13 July 2019
What a huge difference just one month made. May 2019 was the worst May since 2010, and the second worst since 1962 . Then in June, the S&P 500 had its best June since 1955. Ever since President Trump unilaterally started the trade war with China (and the rest of the world), these ups and downs of the market resemble a whipsaw and have become a regular fixture for markets.
Growth-oriented assets dropped in May when trade tensions re-escalated. Then in June, central banks around the world caved in and started adopting an accommodative monetary stance to cushion May’s blow. Sentiments continued to improve after the G20 summit in Japan, where yet another trade truce was brokered between the US and China. In short, central banks are at the mercy of Trump’s political circus.
Source: StashAway, Bloomberg
The trade war is starting to resemble Whack-a-MoleEverything, from stocks to bonds and gold, (and other than the US Dollar) rallied in June. Figure 1 shows how returns for “growth-oriented” asset classes (in dark blue) swang from very negative in May to very positive in June. Last month, US technology sector stocks outperformed the most with an 8.7% return. Gold and Consumer Discretionary stocks closely followed, returning 8% and 7.6%, respectively. We can attribute the 1.6% decline in the US Dollar in June to the Fed surprisingly flipping from being adamant on rate hikes to showing a “readiness to ease if necessary”.
It seems that President Trump is always angry these days, and that’s because his plans don’t exist in a vacuum, and so they are being affected by things far beyond his control. Imagine a game of Whack-a-Mole: you hit one mole, only for three more moles to pop up. In this case, President Trump whacked China with trade threats, and three new issues popped up that he wasn’t expecting. And he’s not happy about it.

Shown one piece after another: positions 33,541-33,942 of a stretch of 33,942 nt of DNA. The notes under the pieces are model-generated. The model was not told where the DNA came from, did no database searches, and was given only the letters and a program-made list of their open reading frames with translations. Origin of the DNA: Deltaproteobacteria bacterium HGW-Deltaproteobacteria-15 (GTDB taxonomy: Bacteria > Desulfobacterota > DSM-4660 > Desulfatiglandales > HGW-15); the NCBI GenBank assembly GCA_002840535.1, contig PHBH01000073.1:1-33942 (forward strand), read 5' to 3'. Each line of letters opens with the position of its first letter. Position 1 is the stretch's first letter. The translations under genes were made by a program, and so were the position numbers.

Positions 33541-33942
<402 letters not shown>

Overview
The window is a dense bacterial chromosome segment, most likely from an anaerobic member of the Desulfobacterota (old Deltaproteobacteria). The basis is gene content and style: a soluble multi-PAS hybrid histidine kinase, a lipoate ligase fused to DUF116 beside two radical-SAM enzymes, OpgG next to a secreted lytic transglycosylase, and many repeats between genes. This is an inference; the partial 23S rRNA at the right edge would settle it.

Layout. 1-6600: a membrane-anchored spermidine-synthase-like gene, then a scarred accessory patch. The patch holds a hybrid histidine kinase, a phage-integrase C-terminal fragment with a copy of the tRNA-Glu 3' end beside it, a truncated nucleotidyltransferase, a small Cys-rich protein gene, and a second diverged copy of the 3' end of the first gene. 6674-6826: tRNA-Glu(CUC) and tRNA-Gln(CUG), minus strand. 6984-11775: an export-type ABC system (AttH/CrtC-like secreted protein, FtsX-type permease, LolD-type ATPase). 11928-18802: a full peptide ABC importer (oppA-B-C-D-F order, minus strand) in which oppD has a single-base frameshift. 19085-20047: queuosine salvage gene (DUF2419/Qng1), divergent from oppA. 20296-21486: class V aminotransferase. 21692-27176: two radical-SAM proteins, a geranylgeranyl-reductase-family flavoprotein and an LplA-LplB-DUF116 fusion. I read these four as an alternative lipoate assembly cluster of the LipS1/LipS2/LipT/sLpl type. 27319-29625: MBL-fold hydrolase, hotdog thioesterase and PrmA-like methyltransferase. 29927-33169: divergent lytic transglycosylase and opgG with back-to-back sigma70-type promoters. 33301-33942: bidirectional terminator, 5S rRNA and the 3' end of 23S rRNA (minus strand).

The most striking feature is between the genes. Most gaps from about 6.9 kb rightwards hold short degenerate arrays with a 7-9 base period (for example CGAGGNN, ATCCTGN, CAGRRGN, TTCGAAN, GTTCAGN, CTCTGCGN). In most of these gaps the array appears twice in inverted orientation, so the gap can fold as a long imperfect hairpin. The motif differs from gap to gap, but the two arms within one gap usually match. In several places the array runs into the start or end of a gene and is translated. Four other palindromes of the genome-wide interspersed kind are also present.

What’s he not happy about exactly?
First, President Trump is angry with Vietnam because the world is circumventing the effects of tariffs imposed by the US by re-routing of trade flows through Vietnam. The Wall Street Journal  reported that Vietnam’s imports of PCs and electronics from China has increased by a whopping 81% YoY in May, and in the same month, there was also a 72% surge in Vietnam’s exports of the very same products to the US. What a coincidence...
Second, the Chinese Yuan depreciated 4.1% against the greenback during the re-escalation of the trade war between 17 April and 17 May. The depreciation of the Yuan makes Chinese imports cheaper, offsetting his tariffs.
And finally, there are the central bankers. Specifically, he’s angry with Jerome Powell, Chairman of the US Federal Reserve, because the Fed pledged a readiness to act, but hasn’t yet cut interest rates at all. For “Make America Great Again” to work, Trump needs his central bank to provide more market support than the central banks on the other side do. But central bankers on the other side, such as Mr Draghi, outgoing Chair of the European Central Bank, have been doing more to support the markets than the Fed.
These three issues, or moles, have fortunately greatly weakened the trade war’s impact on the markets. Once again, the economic damage of the trade war has been overhyped and overrated by the media.
These market ups and downs and other external factors foiling President Trump’s plan demonstrate perfectly how crucial it is to take a long-term view with your investments. In other words, we can’t get caught up by short-term noise in the markets because we never know what else will pop up. What will Trump tweet about tomorrow?
Having just experienced May and June’s whipsaw, as well as the multiple market corrections of 2018, it’s impossible to under-emphasise how natural and unavoidable these market swings are.
What we also can’t under-emphasise is that these market ups and downs are common and quite manageable. How can you manage them? Stick. To. Your. Plan.